Milan often suffers from the same naive assumption that most people (including i) make when thinking of things to do in a city. Which is shopping, shopping, stop for lunch, and a bit more shopping. I had travelled through Milan once before and had decided after seeing the vast queues of gleeful consumers waiting to all but sprawl through the doors of Armani and Versace, to continue further south for a more picturesque and fulfilling experience. However, after years of being submerged in tourism academia, i finally broke the mould and came to the realisation that like most, I was only scratching the surface and had allowed my perceptions to curb my potential for exploration.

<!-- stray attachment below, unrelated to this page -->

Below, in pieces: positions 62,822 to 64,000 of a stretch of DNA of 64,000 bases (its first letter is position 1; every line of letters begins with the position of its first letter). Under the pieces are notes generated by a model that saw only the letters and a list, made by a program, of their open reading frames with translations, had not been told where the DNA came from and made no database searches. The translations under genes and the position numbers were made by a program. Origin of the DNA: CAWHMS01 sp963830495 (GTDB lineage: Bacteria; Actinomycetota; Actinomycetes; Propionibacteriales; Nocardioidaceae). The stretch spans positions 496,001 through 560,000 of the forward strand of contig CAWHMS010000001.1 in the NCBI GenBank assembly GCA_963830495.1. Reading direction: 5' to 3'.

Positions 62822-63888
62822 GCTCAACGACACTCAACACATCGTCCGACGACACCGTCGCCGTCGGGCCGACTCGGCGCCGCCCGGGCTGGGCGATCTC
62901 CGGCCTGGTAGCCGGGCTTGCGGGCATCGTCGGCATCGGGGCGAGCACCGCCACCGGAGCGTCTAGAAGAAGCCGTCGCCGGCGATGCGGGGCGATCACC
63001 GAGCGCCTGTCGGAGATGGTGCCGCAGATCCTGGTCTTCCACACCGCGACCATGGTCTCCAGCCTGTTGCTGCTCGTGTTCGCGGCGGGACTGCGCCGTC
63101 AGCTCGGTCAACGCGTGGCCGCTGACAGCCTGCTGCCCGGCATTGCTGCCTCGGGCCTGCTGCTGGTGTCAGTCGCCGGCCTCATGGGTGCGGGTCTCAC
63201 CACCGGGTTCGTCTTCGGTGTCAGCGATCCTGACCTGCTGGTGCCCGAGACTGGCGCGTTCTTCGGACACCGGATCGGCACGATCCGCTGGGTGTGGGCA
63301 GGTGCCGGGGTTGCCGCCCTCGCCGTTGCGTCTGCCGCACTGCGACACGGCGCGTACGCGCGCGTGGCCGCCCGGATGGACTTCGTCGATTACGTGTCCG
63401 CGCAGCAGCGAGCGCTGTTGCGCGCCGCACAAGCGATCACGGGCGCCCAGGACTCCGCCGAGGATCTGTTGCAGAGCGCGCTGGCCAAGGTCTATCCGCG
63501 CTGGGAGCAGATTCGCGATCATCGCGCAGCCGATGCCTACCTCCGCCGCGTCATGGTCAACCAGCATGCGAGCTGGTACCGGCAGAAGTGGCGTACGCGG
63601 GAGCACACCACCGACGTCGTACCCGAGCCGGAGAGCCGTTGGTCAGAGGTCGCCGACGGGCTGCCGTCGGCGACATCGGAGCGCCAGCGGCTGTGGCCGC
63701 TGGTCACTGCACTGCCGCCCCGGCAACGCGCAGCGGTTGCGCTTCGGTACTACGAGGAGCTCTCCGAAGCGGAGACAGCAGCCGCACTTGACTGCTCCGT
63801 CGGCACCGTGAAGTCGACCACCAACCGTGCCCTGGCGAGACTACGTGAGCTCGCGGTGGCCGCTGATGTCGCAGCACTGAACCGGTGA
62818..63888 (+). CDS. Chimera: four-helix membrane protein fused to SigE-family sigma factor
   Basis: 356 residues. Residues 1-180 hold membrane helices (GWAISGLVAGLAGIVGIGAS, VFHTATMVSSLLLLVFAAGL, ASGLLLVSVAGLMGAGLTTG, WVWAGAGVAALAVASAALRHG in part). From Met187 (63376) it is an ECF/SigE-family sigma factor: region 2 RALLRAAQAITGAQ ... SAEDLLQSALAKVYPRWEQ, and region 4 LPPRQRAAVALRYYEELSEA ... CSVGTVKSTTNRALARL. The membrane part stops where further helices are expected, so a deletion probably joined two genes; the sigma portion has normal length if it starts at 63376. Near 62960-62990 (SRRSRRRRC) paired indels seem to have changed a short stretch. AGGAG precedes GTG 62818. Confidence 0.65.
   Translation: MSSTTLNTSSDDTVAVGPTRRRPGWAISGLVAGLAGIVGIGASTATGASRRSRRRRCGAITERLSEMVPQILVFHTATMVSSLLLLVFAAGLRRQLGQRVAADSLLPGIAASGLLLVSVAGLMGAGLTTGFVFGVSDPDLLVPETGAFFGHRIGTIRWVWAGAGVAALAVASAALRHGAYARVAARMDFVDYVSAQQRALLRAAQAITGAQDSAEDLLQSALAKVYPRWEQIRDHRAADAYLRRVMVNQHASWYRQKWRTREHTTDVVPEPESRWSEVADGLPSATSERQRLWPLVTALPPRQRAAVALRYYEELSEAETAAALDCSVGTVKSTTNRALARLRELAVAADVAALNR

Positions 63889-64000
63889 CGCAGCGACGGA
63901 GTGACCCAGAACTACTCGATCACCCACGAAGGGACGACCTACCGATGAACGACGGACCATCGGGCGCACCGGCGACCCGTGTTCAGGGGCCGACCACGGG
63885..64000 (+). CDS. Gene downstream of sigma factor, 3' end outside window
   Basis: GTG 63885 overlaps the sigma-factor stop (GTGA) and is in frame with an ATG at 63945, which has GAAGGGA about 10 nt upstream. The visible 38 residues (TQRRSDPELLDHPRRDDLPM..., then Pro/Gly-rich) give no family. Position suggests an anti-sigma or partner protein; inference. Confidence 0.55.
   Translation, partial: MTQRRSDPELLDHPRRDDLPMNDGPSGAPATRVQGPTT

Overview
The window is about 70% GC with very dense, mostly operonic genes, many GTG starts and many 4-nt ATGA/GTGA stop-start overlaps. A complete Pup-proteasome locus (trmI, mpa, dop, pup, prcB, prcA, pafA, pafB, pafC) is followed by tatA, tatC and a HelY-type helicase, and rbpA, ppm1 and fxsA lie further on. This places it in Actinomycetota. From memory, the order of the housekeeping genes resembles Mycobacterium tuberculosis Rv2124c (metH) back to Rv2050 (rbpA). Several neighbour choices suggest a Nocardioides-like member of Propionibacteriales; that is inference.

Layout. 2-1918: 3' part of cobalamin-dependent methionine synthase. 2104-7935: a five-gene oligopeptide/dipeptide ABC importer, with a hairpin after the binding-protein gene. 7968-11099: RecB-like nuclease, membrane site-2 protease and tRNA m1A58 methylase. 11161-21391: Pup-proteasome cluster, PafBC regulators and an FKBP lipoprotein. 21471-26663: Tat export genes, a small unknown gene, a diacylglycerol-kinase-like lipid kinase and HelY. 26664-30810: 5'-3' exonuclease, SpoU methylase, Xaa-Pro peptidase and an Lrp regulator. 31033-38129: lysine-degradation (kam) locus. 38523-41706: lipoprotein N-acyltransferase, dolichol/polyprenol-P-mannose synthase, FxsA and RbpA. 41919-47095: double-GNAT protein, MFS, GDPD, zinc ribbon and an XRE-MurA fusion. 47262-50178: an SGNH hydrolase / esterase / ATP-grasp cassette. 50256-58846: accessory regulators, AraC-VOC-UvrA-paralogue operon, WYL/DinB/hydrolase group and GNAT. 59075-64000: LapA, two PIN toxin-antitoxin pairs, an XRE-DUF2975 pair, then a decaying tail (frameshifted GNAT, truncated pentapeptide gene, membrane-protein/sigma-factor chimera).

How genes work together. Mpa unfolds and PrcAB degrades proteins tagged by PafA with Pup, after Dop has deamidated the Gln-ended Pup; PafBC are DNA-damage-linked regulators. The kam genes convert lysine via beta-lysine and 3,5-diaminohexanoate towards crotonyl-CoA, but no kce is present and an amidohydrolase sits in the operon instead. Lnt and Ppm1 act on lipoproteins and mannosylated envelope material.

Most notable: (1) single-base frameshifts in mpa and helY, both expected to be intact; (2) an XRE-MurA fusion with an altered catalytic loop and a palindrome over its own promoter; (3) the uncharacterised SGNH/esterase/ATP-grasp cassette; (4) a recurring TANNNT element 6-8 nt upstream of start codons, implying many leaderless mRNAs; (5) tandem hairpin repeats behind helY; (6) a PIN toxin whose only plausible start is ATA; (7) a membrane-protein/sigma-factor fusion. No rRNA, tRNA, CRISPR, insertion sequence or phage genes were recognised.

Now on a personal note, I do have to say that the one thing England and my hometown of Manchester can learn from Italy, is how to do public transport. From start to finish my trip was affordable and comfortable, and as you can see from the view of the Milano Centrale, Italy knows architecture. Made up of large cupolas and monumental ornamentation, the century old Ulisse Stacchini designed building is the second largest station in Italy, and the hub of all travel connections around Milan; so mark this as a point of interest. One thing I do have to mention is although confusing at first, getting around Milan and other major cities in Italy is easy work. Tickets can be bought from various stations for trams, trains and buses and usually one ticket is all you need. Take note of any tobacco shops (there is a lot) as they also provide tickets. The major difference is that you just hop on and off, scan your ticket when needed, and all within an allotted time. Be aware though that there are random inspections and the financial penalties for not having a ticket are steep.